At half, either Coach Barnes said the magic words to his lone senior, or Holmes found some vials of Five Hour Energy with Spinach. Jonathan scored the team’s first eight points after the break in just 85 seconds, and finished with 19 points and five boards. He drained 3-of-4 from behind the arc on the night, pushing his season total to 7-for-10, and giving him an offensive rating of 154.2 on the year.
While the Longhorns have a slew of weapons to choose from, and freshman Myles Turner has earned a ton of preseason and early-season ink, the team clearly finds it tough to get going without Holmes. When the senior is scoring and stretching the floor with his outside shot, things open up for the rest of the Longhorns.
3. Taylor overcame a rough start
The sophomore point guard had a frustrating first twenty minutes against Iowa, going just 1-of-7 from the field. Although he missed jumpers, Isaiah also was missing point-blank layups after making good moves to get the rack. He added a pair of free throws during the first frame, but scored just four first-half points.
With Holmes and the Horns revitalized at the break, Taylor continued to attack with the bounce. Unfazed by his early misses, he posted a perfect 4-for-4 line in the second half and added another three free throws. He finished with 15 points, matching his season average, but did fail to log a single assist on the night.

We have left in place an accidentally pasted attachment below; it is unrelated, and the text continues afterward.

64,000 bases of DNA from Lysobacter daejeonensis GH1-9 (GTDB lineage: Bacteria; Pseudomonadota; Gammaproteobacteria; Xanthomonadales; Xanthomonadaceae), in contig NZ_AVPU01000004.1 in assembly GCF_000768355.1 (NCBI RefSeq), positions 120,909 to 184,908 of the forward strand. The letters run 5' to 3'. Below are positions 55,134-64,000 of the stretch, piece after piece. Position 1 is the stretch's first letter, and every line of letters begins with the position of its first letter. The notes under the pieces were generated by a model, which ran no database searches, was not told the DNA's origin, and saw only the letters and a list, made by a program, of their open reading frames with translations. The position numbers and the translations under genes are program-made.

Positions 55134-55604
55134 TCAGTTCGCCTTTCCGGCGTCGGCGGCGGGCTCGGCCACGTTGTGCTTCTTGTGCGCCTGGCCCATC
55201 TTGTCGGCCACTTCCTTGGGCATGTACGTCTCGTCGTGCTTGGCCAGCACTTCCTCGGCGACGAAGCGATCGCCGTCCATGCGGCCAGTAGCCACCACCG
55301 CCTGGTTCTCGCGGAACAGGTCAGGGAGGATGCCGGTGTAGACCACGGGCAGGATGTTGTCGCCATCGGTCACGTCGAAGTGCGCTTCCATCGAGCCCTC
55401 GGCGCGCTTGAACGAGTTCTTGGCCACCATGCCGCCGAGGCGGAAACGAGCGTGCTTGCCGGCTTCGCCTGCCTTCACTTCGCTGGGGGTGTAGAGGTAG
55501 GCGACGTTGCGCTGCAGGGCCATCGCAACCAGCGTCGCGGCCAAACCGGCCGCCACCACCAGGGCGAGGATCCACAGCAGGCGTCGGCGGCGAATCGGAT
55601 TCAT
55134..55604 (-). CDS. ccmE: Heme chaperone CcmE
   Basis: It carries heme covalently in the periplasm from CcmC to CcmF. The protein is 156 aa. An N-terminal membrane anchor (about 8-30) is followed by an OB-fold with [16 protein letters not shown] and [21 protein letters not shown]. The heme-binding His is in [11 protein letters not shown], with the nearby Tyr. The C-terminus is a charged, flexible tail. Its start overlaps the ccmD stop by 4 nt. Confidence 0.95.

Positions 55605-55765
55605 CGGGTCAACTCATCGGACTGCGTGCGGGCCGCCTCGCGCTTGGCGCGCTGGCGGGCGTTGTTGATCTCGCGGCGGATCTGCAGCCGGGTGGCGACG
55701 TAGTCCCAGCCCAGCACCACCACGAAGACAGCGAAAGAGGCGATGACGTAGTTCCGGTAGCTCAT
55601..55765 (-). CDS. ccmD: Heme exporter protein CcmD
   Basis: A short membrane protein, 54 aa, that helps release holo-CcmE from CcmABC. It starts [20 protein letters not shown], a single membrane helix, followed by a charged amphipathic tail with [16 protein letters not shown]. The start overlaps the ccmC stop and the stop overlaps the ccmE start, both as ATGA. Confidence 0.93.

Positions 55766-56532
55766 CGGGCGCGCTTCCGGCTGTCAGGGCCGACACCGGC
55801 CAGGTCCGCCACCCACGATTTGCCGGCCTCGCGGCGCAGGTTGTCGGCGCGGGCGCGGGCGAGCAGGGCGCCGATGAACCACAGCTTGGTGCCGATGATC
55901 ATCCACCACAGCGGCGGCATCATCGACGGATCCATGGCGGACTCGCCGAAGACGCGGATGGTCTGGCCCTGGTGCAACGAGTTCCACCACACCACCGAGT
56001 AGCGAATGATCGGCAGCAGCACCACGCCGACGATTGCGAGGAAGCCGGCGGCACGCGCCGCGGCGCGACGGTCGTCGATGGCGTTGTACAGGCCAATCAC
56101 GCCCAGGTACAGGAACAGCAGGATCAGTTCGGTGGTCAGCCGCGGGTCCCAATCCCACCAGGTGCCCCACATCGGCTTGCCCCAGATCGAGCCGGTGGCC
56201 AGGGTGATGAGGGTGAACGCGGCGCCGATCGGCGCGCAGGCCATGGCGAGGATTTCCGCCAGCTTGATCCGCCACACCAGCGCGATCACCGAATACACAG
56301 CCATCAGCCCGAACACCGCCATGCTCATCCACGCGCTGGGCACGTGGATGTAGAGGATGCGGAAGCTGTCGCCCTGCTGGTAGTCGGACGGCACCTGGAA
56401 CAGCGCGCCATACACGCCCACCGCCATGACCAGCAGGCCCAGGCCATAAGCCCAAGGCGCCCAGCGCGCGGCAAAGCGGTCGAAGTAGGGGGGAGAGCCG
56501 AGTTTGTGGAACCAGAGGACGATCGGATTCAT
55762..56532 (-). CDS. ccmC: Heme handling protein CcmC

A hard foul from Iowa’s Gabriel Olaseni sent Taylor crashing to the floor in the game’s final minutes, and the point guard had his wrist heavily iced after the game, according to multiple media reports. Although Javan Felix has more than enough experience to run the point if needed, Texas would certainly miss Taylor’s slashing ability if he’s unable to go against Cal.
4. Lammert is quietly posting solid numbers
On a night where it seemed like quite a few defensive boards were just out of reach for the Longhorns, Connor Lammert managed to again be the most consistent rebounder on the floor for Texas. The junior big man led the way with eight rebounds in just 20 minutes, with six of them coming on the defensive end.
On the season, Lammert has a 22.6% defensive rebounding percentage, ranking him just outside the Top 200 nationally. Lammert also added two more assists, giving him a season assist rate of 31%, which does crack that Top 200. Oh, and have we mentioned that he has yet to turn it over?
5. The shot blockers have to stay grounded
Turner and Prince Ibeh each picked up a pair of first-half fouls against Iowa, and added three more fouls in the second half. On the year, Ibeh is averaging 7.7 fouls per 40 minutes, while Turner is not far behind with 6.2 whistles.
Both are clearly great shot-blocking talents, with Ibeh blocking nearly 9% of the two-point shots taken when he’s on the court, and Turner cleaning up an incredible 14%. However, both were overly jumpy last night, biting on the lightest shot fake, which led to foul trouble for them and free points for the Hawkeyes.
Turner and Ibeh both have a ton of length that makes it tough for opponents to score inside. They need to trust that length and stand tall when isolated as the primary defender. If they can do that, they’ll be able to spend more time on the court, will force opponents into some very tough shots, and can save the highlight-reel swats for the times they’re coming over to clean things up as secondary defenders.
Up next: vs. Cal at Madison Square Garden; Friday, 6:30 P.M. CT (ESPN2)